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Tag Archive | "submarine"

German Submarines for the Philippines?

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German Submarines for the Philippines?

Posted on 23 April 2016 by admin

Facing a resurgent People’s Republic of China (PRC), the Philippines are relying on rearmament, closer defence relations, and international arbitration over existential disputes with the PRC. Will the former include submarines, and if so, could they be German-made?


In March 2016 President Benigno Aquino stated “We are a natural transit point into the Pacific and we are now studying whether or not we do need a submarine force.” Berlin already cooperates with Manila and during parliamentary hearings in September 2015 it was revealed that Philippines Navy Captain Vincent J. Sibala was undergoing submarine warfare training in Kiel, northern Germany.

A possible conventional hunter-killer submarine (SSK) for the Philippines could be the ThyssenKrupp Marine Systems ‘Type 212’ class, operated by the German and Italian Navies. It can operate in very shallow waters, no more than 17 metres (15 feet) in depth deep, and its armament includes torpedoes and missiles, and in the future could carry the Diehl BGT Defence IDAS (Interactive Defence and Attack System for Submarines) missile. With a range of some 10.7 nautical miles (20 kilometres), the IDAS can be employed against naval support helicopters, small and medium-sized ships, and coastal targets.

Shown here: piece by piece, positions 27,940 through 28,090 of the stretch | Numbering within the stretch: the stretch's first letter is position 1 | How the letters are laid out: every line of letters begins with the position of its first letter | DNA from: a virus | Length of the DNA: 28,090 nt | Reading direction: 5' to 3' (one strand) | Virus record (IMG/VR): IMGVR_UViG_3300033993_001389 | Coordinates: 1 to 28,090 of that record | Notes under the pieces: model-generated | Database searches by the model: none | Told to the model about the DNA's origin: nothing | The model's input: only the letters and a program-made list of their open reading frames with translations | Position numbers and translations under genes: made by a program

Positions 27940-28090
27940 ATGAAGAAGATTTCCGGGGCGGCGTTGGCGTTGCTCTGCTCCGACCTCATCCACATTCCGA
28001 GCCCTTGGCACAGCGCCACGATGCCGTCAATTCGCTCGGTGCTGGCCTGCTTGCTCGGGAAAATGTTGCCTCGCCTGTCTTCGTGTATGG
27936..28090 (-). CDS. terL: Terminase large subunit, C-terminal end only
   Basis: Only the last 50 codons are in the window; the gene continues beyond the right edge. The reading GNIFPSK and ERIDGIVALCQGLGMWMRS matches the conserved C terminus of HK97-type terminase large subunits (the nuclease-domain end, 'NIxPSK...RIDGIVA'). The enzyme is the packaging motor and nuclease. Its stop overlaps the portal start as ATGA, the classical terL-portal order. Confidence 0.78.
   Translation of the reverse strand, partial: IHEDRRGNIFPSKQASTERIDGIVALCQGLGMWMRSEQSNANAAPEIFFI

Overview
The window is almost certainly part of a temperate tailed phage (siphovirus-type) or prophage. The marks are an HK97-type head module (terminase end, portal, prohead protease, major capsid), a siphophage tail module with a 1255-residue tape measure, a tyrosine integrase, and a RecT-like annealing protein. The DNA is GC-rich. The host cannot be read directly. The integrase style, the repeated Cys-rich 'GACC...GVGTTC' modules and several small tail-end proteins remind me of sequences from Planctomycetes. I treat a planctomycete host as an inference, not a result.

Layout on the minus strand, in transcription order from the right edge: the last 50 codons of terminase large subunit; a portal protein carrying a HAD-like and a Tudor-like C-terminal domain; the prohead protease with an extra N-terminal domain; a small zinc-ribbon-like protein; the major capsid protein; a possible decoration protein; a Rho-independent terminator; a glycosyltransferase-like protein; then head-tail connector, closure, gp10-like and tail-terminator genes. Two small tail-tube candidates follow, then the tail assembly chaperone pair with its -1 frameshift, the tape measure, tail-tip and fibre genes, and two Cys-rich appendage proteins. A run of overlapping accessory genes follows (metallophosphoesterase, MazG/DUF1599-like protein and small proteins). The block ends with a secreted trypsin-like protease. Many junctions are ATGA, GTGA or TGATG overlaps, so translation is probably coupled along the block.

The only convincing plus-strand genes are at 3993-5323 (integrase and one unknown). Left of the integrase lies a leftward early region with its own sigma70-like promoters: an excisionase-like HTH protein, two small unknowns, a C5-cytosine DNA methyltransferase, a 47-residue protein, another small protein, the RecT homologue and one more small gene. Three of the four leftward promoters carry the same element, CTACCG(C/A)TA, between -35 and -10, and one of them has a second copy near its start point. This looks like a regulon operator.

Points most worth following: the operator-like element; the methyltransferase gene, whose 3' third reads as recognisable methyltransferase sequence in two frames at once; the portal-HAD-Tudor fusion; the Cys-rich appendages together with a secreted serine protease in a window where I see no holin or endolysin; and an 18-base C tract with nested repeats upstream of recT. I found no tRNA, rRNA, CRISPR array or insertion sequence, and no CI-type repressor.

Japan, with its ‘Soryu’ class, also looms large as a potential supplier. Tokyo and Berlin are currently competing in Australia to win the contract to replace the Royal Australian Navy’s ‘Collins’ class SSKs. It must be stressed, however, that Manila has not confirmed the purchase of submarines, and cost may still be a major obstacle.


By Alex Calvo


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Russia-India’s strengthened bilateral military cooperation

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Russia-India’s strengthened bilateral military cooperation

Posted on 04 September 2015 by admin

September 1, 2015 will witness the 50th anniversary since the first agreement with India was signed for the delivery of Soviet naval equipment, i.e. four Project I641K diesel-electric submarines, five Project 159E escort ships, and five Project 368P motor boats.


Since 1965, when the first contract with India’s Navy in the history of bilateral relations was signed, over 70 warships have been built at Russia’s shipyards for the country. It is worth mentioning that India was the first foreign customer to get her ships constructed based on special export designs. Never before had anyone ever received anything but generic ships and boats.


Russian and Soviet military equipment accounts for about 80 percent of India’s Navy inventory. It is Russian ships that comprise its backbone. Russia’s long experience and traditions in shipbuilding, enormous combat capabilities and unique characteristics of Russian submarines, surface ships, as well as ship weapons (some are still unsurpassed in the world) keep arousing India’s intense interest.


Close and trustful cooperation is crucial in the strategic partnership between Russia and India. This explains the trend in the bilateral cooperation of getting Russian designs constructed at India’s shipyards, as well as some of her systems integrated into Indian ships. It is still in its infancy but gains pace steadily. It is in order to mention how Russia’s experience in the construction of carriers, including the Vikramaditya, comes in handy in building India’s national Project 71 aircraft carrier and outfitting her with Russian systems. Rosoboronexport also assists the Indian Navy in designing and equipping Project 15A and 15B destroyers, and Project 17 frigates. Thanks to her close ties with Russia, India gained access to unique supersonic, antiship missile technologies that resulted in the whole BrahMos family of missiles.